When was the last time there was a mass-shooting at a gun show?

  20. Nik says:

    Bah. That was meant to be pointed toward @18, not the self-referential 19.

  21. PavePusher says:

    Amen, Hondo.

  22. BK says:

    My wife’s a special educator – teaching emotional support to the kinds of kids that end up becoming Adam Lanza. She’s left on her own, her being a puny little thing, with kids that can seriously cause her serious injury. Right now she’s got a deaf kid that regularly assaults her with no consequence.

    I know she, for her part as a teacher, would feel safer with her parachute infantryman-of-a-husband around to unload an aerosol full of whoop-ass. And I’ve seen those sassy twatwaffles she has to mollycoddle all the damn day long. They’re going to grow up to be the same entitled and utterly useless citizens the education establishment is so keen on saddling this nation with. When wittle Timmy feels sad because the world doesn’t grant him his free nummies and won’t wecognize his emotional turmoil because he has to give up an hour of his video games, it’s someone like my wife that’ll get gunned down.

  23. PintoNag says:

    BK, you or your wife, or both, need to be standing on someone’s desk. No, no, NO, she is NOT required to accept assault, I don’t care WHAT is wrong with the kid. If she can’t get the assaultive kid put into a restricted classroom, and can’t get the admin to address it, the next time the kid attacks her, she steps out as soon as she can and calls police. The kid goes to jail, juv detention, or a psychiatric facility. DO NOT ALLOW YOUR WIFE TO BE THE NEXT STATISTIC.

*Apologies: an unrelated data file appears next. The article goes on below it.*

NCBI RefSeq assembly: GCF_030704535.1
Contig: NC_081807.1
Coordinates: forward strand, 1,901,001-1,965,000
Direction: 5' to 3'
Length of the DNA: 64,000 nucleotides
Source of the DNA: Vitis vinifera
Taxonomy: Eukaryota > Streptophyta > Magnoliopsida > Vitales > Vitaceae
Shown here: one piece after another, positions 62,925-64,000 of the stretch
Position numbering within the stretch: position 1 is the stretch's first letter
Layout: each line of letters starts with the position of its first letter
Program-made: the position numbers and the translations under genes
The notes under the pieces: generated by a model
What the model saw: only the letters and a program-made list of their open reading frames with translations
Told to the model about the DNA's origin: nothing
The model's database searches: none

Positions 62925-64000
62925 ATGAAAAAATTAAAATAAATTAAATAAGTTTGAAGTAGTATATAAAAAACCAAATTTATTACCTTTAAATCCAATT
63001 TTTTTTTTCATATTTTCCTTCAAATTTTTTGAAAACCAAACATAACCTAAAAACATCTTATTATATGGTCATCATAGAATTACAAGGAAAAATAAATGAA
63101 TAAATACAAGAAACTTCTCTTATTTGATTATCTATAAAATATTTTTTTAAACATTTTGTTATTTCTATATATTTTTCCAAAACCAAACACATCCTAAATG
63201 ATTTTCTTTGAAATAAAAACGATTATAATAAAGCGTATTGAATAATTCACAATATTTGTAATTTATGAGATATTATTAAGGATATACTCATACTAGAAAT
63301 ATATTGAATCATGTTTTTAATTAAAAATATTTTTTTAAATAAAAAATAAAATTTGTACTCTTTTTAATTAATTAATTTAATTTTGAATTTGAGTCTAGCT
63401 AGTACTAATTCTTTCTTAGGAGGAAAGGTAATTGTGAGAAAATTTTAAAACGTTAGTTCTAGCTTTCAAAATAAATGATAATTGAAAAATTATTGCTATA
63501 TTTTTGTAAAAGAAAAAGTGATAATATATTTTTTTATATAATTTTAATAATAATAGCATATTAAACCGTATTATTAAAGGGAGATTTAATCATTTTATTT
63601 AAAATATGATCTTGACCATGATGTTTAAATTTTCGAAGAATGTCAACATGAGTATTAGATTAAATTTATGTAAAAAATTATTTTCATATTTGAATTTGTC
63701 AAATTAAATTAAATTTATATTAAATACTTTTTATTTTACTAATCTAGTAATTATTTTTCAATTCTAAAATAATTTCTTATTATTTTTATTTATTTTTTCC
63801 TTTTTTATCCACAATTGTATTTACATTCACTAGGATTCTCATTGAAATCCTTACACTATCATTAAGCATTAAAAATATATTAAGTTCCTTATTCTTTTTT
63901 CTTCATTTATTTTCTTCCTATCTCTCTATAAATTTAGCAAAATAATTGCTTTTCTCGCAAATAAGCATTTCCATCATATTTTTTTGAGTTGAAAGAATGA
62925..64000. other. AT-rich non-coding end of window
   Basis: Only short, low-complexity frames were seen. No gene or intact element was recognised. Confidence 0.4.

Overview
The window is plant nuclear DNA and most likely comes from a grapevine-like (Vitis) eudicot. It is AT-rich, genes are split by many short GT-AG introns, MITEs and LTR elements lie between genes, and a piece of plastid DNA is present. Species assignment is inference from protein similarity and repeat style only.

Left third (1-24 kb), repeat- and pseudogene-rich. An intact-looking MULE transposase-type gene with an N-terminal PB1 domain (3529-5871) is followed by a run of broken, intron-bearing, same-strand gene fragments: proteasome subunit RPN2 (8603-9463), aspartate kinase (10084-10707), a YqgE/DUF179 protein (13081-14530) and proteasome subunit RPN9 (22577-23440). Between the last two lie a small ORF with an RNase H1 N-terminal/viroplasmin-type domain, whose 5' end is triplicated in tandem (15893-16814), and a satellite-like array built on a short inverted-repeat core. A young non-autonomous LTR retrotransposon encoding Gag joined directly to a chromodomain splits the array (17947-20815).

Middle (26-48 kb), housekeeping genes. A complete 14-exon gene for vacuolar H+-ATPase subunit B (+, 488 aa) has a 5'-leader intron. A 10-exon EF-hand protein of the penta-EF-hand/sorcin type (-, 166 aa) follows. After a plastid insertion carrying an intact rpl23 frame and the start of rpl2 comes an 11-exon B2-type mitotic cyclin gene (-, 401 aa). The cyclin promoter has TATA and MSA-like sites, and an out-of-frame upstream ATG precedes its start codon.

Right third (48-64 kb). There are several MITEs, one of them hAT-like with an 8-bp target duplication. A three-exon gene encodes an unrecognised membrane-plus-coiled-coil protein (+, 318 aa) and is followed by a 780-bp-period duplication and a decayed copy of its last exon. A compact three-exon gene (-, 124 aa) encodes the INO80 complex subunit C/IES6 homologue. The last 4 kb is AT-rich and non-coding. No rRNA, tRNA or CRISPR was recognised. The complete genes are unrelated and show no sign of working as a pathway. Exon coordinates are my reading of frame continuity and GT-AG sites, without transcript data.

24. BK says:

    When I say “no consequence,” it’s largely hyperbole borne of frustration for how insufficient I find the consequences for his actions. This school is already the “intermediate unit” since most of these kids can’t function in mainstream schools. They’re treated with kid gloves and medicated away, until they turn 18 and discover there’s actually a world full of consequences beyond those walls.

    My wife got into the field with the best of intentions, but has since discovered it’s just a world of hurt, between the eunuchs she works for and the often aggressive nature of the students. It’s a new kid/new problem every year ever since we got married, and it’s tough not to project the Lanza model on to each and every one of them. I’m not even sure it’s wrong to look at them this way.

  25. PintoNag says: